Tashkent Declaration

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Tashkent Declaration
Signed 10 January 1966 (1966-01-10)
Location Tashkent, Uzbek SSR, USSR

The Tashkent Declaration of 10 January 1966 was a peace agreement between India and Pakistan after the Indo-Pakistani War of 1965.

Peace had been achieved on 23 September by the intervention of the great powers who pushed the two nations to a cease fire for fears the conflict could escalate and draw in other powers.


A meeting was held in Tashkent in the Uzbek SSR (now Uzbekistan), USSR beginning on 4 January 1966 to try to create a more permanent settlement.

The Soviets, represented by Premier Alexei Kosygin moderated between Indian Prime Minister Lal Bahadur Shastri and Pakistani President Muhammad Ayub Khan.

The Tashkent conference, held under Soviet auspices, saw both India and Pakistan agree to withdraw to their respective pre-war boundaries.


The conference was viewed as a great success and the declaration that was released was hoped to be a framework for lasting peace. The declaration stated that[1]

  • Indian and Pakistani forces would pull back to their pre-conflict positions, pre-August lines, no later than February 25, 1966.
  • The nations would not interfere in each other's internal affairs.
  • Economic and diplomatic relations would be restored.
  • Orderly transfer of Prisoners of War.
  • The two leaders would work towards building good relations between the two countries.

Aftermath events[edit]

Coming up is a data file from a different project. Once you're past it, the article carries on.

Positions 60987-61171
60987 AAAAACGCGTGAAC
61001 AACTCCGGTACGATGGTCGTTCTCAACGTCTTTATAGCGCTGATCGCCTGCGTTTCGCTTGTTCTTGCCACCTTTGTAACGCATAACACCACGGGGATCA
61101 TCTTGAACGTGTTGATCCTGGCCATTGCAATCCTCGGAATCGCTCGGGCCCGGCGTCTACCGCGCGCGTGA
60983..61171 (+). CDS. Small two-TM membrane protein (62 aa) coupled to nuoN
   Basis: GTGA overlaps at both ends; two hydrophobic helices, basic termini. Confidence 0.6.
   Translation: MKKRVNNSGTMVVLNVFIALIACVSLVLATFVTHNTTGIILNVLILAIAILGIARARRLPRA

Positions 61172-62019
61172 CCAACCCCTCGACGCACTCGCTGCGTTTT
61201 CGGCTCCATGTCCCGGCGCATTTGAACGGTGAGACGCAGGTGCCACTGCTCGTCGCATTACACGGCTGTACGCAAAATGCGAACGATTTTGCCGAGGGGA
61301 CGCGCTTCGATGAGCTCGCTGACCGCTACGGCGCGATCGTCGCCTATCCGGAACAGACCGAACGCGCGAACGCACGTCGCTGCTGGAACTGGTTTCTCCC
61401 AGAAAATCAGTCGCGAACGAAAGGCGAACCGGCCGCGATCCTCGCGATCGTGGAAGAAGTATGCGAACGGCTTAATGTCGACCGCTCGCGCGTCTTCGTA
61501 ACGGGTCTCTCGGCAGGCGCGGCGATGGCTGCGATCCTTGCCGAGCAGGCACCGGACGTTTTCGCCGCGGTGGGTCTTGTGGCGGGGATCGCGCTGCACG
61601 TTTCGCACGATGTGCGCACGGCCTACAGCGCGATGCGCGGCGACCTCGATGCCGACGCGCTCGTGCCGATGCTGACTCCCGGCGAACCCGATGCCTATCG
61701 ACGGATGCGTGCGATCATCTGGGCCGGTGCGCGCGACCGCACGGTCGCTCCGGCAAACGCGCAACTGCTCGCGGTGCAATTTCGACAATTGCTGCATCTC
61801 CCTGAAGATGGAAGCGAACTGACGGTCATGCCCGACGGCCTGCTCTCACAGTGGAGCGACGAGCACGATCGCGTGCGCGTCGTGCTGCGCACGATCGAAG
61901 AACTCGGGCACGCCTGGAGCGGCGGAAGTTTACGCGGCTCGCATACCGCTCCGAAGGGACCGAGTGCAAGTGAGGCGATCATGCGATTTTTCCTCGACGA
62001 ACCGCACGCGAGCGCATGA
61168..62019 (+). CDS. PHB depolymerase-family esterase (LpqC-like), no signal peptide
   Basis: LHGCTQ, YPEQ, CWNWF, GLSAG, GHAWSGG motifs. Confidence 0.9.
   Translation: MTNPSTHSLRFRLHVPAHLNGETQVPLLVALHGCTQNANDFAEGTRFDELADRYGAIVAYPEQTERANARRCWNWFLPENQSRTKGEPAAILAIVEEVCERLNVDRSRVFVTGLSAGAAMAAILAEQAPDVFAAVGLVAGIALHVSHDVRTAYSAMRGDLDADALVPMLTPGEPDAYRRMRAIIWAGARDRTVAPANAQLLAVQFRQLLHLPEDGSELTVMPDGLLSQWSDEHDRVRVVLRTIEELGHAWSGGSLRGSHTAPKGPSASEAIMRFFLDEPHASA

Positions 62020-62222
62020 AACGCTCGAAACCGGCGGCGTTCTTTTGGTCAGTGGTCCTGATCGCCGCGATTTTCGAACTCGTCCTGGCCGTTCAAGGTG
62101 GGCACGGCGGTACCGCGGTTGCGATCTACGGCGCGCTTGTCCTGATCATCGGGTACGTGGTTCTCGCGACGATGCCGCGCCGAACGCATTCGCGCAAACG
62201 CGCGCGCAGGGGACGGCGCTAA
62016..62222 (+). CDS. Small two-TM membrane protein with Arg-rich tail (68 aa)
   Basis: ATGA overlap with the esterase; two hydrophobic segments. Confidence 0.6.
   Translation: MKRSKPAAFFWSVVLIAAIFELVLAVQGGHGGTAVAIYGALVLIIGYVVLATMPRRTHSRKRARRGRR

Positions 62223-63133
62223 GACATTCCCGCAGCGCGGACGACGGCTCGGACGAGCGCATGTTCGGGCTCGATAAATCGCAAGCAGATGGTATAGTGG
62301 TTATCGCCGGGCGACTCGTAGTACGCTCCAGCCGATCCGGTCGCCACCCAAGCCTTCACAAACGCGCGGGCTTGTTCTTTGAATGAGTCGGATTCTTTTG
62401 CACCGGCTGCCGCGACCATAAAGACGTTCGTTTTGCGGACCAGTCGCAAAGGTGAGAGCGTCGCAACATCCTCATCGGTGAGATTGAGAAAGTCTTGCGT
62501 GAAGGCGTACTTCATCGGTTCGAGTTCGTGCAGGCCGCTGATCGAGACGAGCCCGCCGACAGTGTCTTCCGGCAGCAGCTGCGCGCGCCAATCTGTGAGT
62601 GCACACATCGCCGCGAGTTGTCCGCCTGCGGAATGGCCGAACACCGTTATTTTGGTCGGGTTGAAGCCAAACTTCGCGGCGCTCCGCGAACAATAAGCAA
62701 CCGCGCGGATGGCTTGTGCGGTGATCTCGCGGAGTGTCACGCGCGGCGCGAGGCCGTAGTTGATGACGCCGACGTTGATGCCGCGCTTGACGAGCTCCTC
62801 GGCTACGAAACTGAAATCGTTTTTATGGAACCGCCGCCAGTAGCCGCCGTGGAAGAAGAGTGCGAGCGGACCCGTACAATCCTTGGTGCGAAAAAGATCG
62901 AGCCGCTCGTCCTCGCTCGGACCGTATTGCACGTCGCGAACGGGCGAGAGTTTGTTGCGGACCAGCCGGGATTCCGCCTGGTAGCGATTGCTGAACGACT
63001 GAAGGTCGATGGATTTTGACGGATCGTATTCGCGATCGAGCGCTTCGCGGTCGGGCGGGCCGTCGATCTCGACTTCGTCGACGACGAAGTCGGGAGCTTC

The agreement was criticized in India because it did not contain a no-war pact or any renunciation of guerrilla warfare in Kashmir. After signing the agreement, Lal Bahadur Shashtri the Indian Prime Minister then died mysteriously at Tashkent. In accordance with the Tashkent Declaration, talks at the ministerial level were held on 1 and 2 March 1966. Despite the fact that these talks were unsuccessful, diplomatic exchange continued throughout the spring and summer. No result was achieved out of these talks, as there was a difference of opinion over the Kashmir issue. Euphoria had built up during the 1965 war, which had led to the development of a public perception that Pakistan was going to win the war. News of the Tashkent Declaration shocked the people who were expecting something quite different. Things further worsened as Ayub Khan refused to comment and went into seclusion instead of taking the people into confidence over the reasons for signing the agreement. Demonstrations and rioting erupted at various places throughout Pakistan.[2] In order to dispel the anger and misgiving of the people, Ayub Khan decided to lay the matter before the people by addressing the nation on January 14. It was the difference over Tashkent Declaration, which eventually led to the removal of Z. A. Bhutto from Ayub’s government, who later on launched his own party, called the Pakistan People’s Party. Despite the fact that Ayub Khan was able to satisfy the misgiving of the people, there is no doubt that the Tashkent Declaration greatly damaged the image of Ayub Khan, and became one of the many factors that led to his downfall.

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